Saturday, July 21, 2012

In Lebanon: Building Resource Recovery Capabilities and a Prefab House

by HOWARD J. BROWN on JULY 17, 2012

At, we generally focus on resource input reductions rather than resource recovery or pollution and waste prevention for several reasons:
  • Recycling and waste reduction efforts are widely reported elsewhere.
  • Recycling often makes resource waste more economical. A variety of businesses and public entities become dependent on maintaining a flow of resource wastes in order to survive.
  • Ultimately, the only way to dramatically reduce waste is to reduce resource use in the first place.
Yet there is no question that using resources mined above grade uses significantly fewer resources than manufacturing products with virgin resources. And once in awhile a project comes along that is so outstanding it merits our attention. For example, Cedar Environmental of Lebanon, founded and headed by Ziad Abichaker, developed Eco-Prefab 1.0, an extraordinary prefabricated house constructed with 100 percent recycled materials.
Eco-Prefab 1.0 was built using 146,000 plastic bags. (Photo: Ziad Abichaker.)

I met Ziad last year when we were co-presenters at the Eco Meda conference on waste management in Barcelona.  Ziad has been building the social enterprise Cedar Environmental by engaging the citizens of many small Lebanese communities in resource recovery. No such efforts have ever been undertaken in these communities, and there is little or no waste management or industrial infrastructure to support such an enterprise. Yet he and his colleagues are creating a viable and growing business based on a commitment to the environment. Moreover, they’re transforming resources into products that meet the needs of the citizens of those communities. Ziad, an engineer, is designing the technology for an entire local resource ecosystem.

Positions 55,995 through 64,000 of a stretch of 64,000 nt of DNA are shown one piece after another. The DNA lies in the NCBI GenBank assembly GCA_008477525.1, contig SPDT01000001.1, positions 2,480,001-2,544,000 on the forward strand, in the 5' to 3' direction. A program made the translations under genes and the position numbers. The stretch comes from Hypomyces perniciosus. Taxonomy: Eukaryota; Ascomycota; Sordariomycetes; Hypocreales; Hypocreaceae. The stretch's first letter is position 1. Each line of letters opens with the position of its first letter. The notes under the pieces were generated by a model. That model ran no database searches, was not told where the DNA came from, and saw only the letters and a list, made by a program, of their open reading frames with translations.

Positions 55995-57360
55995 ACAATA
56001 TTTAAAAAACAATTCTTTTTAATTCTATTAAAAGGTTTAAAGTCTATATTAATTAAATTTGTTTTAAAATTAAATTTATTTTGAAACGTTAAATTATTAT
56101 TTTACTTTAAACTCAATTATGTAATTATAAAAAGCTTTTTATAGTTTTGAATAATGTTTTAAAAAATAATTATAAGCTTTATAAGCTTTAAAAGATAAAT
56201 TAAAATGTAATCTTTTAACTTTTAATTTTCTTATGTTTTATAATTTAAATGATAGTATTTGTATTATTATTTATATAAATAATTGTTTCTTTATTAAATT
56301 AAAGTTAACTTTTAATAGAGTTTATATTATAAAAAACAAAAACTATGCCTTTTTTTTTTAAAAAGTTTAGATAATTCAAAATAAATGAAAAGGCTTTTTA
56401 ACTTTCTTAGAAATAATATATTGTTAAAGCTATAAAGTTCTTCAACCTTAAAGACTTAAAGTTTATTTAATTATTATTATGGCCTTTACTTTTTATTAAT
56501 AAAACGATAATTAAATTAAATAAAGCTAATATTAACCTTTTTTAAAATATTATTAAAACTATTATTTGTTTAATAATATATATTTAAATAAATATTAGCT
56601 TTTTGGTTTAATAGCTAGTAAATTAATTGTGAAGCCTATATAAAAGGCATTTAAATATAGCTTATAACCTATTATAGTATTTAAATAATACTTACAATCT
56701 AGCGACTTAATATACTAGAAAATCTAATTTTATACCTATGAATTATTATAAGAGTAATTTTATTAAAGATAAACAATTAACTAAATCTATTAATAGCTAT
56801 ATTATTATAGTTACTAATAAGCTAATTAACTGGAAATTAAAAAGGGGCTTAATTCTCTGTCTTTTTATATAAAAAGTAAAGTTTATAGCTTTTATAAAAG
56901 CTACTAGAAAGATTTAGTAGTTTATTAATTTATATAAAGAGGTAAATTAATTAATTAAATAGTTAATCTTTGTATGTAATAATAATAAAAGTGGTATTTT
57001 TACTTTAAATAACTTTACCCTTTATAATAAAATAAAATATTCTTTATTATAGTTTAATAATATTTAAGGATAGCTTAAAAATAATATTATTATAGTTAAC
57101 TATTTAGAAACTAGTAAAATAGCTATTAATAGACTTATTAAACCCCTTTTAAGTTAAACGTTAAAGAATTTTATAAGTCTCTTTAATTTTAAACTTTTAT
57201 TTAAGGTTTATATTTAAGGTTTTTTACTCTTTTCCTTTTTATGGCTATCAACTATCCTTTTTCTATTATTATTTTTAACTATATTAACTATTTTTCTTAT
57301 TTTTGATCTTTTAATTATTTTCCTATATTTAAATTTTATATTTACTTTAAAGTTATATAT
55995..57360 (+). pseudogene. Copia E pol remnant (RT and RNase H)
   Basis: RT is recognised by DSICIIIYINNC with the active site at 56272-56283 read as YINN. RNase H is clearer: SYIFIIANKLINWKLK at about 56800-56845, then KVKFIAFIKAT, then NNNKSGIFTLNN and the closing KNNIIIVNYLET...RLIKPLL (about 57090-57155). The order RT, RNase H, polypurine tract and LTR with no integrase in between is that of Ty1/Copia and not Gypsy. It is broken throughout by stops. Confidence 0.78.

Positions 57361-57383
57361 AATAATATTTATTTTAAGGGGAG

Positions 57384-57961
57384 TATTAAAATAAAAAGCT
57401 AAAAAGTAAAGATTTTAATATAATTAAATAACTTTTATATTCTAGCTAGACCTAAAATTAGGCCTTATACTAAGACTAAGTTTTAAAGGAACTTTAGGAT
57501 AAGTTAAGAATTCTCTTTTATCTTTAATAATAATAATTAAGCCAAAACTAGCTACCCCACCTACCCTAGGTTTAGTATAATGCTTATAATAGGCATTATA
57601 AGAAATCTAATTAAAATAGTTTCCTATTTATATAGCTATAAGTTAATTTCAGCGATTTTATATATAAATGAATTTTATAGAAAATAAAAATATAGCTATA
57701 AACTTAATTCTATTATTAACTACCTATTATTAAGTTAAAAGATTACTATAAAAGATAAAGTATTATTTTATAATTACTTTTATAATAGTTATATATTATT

Lebanon’s Waste: Another Man’s Treasure

The first prefab house made from recycled plastic bags. (Photo: Cedar Environmental)

Published Monday, July 9, 2012
Landfills in Lebanon are close to overflowing and as the government’s plans for incinerators are met with protests from municipalities and environmentalists, a new solution to the growing problem is vital.
Beirut - Those passing Ain al-Mreisseh on Saturday, July 7, might have been surprised to notice a small house parked by the side of the road. Those who approached for further inspection will have marked upon the unusual multicolored and sometimes glittering marbled texture of the structure, aspects lent to it through its being built entirely of waste plastic, largely plastic bags and candy wrappers.
The house is made of Eco-Board, a material made from ... [Read More]

Tuesday, July 10, 2012

One Designer One Object segment about GEOM Coffee Tables Collection on Lamassat Program

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More on GEOM Coffee Tables Collection made from recycled plastic bags here